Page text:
Into the mix arrives the financial advisor Gerald Thornton (an excellent Alfredo Narciso) who brings along an arriviste (an impressive Steven Boyer) who wants to wed Hazel who dislikes the “creature” intensely.

Last but not least is Joan Helford (portrayed beautifully by Cara Ricketts) who has her eyes on Robin while Alan has his eyes on her.

It’s an uneven production where the set will be probably remembered above all.

Through November 26th.

www.roundabouttheatre.org

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Photos:  Jeremy Daniel

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MARY JANE – a young mother copes, along with the audience at NYTW

September 28th, 2017 by Oscar E Moore
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This newest play by Amy Herzog and directed by Anne Kauffman features a cast of five women spearheaded by Carrie Coon as Mary Jane.  You wouldn’t want to be in her shoes.

She is strong, cheerful and most probably in denial – afraid to actually face the horrors that she deals with so matter-of-factly.  She is thankfully healthy.  She has decided to lovingly take care of her three year old son who from a premature birth has been stricken with what amounts to an incurable disease.

Alex needs constant care.  He is monitored by a machine in what used to be Mary Jane’s bedroom.  She now sleeps on a pull out sofa bed.  The beeping machine alerts her to any problems from an unseen Alex in the other room– even in the middle of the night.  He is also on a feeding machine.  He likes his goldfish.  And music.

Mary Jane has had to forego her teaching career and now works for a real estate company.  Her husband has abandoned them.  Her superintendent (Brenda Wehle) is attempting to unclog her kitchen sink as we meet her.  Mary Jane is a good listener.  Others have problems too.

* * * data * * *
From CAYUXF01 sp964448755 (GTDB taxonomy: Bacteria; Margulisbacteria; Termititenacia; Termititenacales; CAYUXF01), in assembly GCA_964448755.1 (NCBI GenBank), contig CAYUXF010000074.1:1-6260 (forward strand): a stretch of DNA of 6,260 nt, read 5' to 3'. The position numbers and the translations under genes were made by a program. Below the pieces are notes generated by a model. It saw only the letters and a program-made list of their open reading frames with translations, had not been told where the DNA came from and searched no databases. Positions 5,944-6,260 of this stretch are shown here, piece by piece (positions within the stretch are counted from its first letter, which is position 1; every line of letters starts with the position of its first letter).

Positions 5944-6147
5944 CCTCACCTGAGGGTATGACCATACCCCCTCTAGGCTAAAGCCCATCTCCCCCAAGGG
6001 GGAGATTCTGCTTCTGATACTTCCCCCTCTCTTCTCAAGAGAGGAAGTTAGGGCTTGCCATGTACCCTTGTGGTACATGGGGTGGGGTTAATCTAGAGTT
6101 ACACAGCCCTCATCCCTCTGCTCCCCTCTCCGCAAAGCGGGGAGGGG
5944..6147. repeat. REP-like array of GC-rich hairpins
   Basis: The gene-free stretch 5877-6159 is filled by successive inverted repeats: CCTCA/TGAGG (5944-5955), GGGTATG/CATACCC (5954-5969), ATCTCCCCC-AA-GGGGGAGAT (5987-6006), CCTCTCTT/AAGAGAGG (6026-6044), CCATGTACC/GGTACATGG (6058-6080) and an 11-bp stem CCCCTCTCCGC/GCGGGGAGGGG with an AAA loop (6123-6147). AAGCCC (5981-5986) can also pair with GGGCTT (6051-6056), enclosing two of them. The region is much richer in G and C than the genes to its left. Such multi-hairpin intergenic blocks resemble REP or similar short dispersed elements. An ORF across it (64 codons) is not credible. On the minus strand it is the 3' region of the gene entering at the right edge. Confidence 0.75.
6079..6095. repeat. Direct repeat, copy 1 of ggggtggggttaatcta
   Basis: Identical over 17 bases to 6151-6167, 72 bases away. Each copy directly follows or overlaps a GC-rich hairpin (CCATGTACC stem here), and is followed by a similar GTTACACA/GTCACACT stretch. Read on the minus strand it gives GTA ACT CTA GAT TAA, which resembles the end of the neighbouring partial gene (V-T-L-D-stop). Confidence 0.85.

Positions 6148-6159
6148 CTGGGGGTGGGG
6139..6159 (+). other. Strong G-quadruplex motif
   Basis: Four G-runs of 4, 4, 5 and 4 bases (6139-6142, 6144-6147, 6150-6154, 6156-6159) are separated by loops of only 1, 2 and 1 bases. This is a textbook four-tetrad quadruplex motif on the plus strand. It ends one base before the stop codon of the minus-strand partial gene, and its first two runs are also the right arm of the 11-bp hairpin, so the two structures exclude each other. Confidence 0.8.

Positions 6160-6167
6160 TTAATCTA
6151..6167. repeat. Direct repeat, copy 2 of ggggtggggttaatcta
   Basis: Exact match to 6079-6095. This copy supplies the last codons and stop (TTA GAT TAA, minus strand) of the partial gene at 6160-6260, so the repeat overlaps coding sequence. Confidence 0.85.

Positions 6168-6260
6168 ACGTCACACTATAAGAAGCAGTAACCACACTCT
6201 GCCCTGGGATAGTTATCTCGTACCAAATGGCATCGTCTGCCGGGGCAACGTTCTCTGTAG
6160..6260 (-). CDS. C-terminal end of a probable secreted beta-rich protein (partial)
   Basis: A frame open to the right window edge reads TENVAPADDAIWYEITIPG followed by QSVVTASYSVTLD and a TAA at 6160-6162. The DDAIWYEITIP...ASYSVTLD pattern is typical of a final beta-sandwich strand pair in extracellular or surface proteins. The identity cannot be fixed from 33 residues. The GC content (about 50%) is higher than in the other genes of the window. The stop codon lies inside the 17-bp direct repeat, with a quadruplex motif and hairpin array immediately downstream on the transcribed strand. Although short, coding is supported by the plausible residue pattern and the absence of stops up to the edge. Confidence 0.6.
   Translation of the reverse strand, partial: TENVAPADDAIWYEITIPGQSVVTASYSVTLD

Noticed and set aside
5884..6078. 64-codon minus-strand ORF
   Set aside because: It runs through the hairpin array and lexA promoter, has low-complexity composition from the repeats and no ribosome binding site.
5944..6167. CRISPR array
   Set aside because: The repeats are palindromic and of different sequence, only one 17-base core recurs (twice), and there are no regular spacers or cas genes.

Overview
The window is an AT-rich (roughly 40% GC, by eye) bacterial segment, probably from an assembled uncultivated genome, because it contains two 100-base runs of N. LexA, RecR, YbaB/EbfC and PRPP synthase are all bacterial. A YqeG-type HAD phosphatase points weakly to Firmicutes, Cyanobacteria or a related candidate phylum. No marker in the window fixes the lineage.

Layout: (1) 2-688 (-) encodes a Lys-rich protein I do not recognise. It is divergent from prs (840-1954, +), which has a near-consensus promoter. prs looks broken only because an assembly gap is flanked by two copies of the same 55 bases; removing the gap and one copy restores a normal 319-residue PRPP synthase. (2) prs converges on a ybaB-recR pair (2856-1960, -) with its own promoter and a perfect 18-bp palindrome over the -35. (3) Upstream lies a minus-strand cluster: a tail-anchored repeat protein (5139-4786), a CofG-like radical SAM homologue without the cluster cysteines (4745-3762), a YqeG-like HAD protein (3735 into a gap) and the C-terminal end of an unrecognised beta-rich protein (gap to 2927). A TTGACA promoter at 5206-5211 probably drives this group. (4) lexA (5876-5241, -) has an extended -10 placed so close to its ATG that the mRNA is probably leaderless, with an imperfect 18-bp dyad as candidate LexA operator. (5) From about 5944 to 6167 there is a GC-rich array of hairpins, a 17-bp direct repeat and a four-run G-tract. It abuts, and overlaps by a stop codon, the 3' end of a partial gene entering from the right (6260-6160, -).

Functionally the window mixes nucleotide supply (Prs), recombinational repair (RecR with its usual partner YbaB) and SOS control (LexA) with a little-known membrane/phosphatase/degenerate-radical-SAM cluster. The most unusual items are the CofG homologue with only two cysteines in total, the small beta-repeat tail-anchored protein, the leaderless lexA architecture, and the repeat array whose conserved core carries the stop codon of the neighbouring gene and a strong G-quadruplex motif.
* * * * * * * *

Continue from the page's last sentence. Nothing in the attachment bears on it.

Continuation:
They include the home healthcare nurse Sherry (Liza Colon-Zayas) and Brianne (Susan Pourfar) a friend who shares a similar situation with her child and is having a tough time navigating how to go about solving her problems.  Our pleasant steadfast heroine deals with them all.

Even the niece of the nurse Amelia (Danaya Esperanza) who arrives to visit. When an emergency occurs we are transported to the hospital from Mary Jane’s living room (the set design by Laura Jellinek threatens to overtake the proceedings – and must cost big bucks for such an intimate play) In any event we are now in the hospital where the actresses other than Carrie Coon take on new personas.

The best scene in the play is between Mary Jane and Chaya (a terrific Susan Pourfar) an Orthodox Jewish woman.  It is tender, compelling and amusing.  Chaya has seven children one of whom is in the hospital and these two women bond immediately.

Brenda Wehle becomes a Buddhist chaplain where the sex of the goldfish is explored.  The play ends ambiguously.  This gets people talking about what happened or what didn’t happen as they leave the theatre.